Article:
Roland W. Belanger Sr. '49 on April 9, 2011. Belanger graduated from Santa Clara after serving in the Navy during WWII. He received his law degree from Georgetown University in 1954, was the district attorney for Pershing County, Nevada, for 20 years, and then had his private practice for the next 30 years.
Robert M. Jirgal ’49 died on October 6, 2010. Jirgal was born on August 3, 1924 and passed away at the age of 86. He is survived by his wife Evelyn M. Jirgal.
Robert M. Jirgal '49 passed away on Oct. 6, 2010.
Robert C. Huttlinger '49 passed away peacefully in his sleep on May 6, 2014, in his Redwood City home. He was in the company of his loving wife, Nancy, and his beloved caregiver, Lusia. Bob was born February 10, 1923 in Ridgewood, New Jersey. His family moved to California when he was a toddler. He grew up in Los Altos and attended Los Altos Elementary School and Bellarmine College Preparatory in San Jose. He served in the Army Air Corp during World War II. After the war, he married Virginia Bennett in 1945. He graduated from Santa Clara University in 1949 with a degree in Civil Engineering. Throughout his career in construction he traveled throughout the country and the world, including Iran, Australia and Nigeria. He fell in love with Alaska while working on the Alaska Pipeline. He returned many times during his retirement, pulling his fifth-wheel trailer. He remarried in 2001 to Nancy Crowley, who he met in Arizona, and they enjoyed many years dancing and wintering in their home in Sun City, AZ. Bob was preceded in death by his wife Virginia, as well as his parents and siblings. He is survived by his wife Nancy, children Peter (Pat), Joan (Dennis Kraft), Jim (Gail), Claire (Jamie Armstrong), Nancy (Gary Dominguez), Patty (Kirke Wrench), stepdaughters Patty and Peggy, nine grandchildren (including Jeremy Armstrong '01), and many nieces and nephews.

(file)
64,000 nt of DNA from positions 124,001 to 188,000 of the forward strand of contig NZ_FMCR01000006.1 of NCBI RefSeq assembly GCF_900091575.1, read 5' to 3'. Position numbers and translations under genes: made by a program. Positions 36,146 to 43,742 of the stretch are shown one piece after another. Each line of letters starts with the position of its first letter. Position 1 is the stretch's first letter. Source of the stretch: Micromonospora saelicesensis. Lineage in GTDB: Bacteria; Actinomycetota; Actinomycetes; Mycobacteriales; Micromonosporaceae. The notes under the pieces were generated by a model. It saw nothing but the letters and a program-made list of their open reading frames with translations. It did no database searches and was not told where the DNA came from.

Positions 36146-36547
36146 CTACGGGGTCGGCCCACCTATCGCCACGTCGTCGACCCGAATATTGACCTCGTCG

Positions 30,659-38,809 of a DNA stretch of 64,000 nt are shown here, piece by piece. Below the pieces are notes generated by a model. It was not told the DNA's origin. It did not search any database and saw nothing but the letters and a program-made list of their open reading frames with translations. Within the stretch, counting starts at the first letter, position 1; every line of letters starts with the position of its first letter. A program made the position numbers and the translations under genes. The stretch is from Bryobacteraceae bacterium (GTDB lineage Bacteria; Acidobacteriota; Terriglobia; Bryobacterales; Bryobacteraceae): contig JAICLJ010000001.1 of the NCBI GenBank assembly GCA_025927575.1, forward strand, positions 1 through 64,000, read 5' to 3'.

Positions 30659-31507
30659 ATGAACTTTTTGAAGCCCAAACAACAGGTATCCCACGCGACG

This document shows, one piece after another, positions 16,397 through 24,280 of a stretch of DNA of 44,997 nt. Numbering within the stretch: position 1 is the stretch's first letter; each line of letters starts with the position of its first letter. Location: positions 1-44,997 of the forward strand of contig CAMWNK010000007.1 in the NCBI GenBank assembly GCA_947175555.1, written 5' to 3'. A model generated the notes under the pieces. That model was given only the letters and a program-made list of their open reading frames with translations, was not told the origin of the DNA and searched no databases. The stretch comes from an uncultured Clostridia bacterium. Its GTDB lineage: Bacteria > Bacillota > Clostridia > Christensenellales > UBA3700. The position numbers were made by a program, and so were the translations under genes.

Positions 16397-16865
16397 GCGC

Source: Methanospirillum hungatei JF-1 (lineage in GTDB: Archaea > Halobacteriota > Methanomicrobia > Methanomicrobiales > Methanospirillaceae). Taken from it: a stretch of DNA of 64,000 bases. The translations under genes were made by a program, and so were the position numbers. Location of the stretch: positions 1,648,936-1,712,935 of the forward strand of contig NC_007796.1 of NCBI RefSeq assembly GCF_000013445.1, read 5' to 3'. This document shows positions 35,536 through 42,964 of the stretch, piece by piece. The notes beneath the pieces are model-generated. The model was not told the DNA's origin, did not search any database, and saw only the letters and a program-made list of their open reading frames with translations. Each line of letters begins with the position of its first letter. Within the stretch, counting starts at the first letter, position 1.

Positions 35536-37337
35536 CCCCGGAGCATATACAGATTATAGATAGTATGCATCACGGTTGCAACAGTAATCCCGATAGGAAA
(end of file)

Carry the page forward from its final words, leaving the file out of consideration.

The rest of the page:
Richard Lee Hennessy ’49 passed away on May 7, 2013 peacefully at his home in San Mateo. He was a resident of San Mateo for over 60 years.
Richard is survived by his wife, Beatriz Almario-Hennessy, his sisters Gail McDonald, Patricia Frey and husband Jack, his children Timothy and wife Cheryl, Corey, Dan and Mary Beth; three grandchildren William, Lee Ann and Shannon, great-grandson Joshua; sisters-in-law Mercedes and Rosana, brothers-in-law Jose M., Edgardo, Alejandro, and Nelson A. Almario, and many nephews and nieces.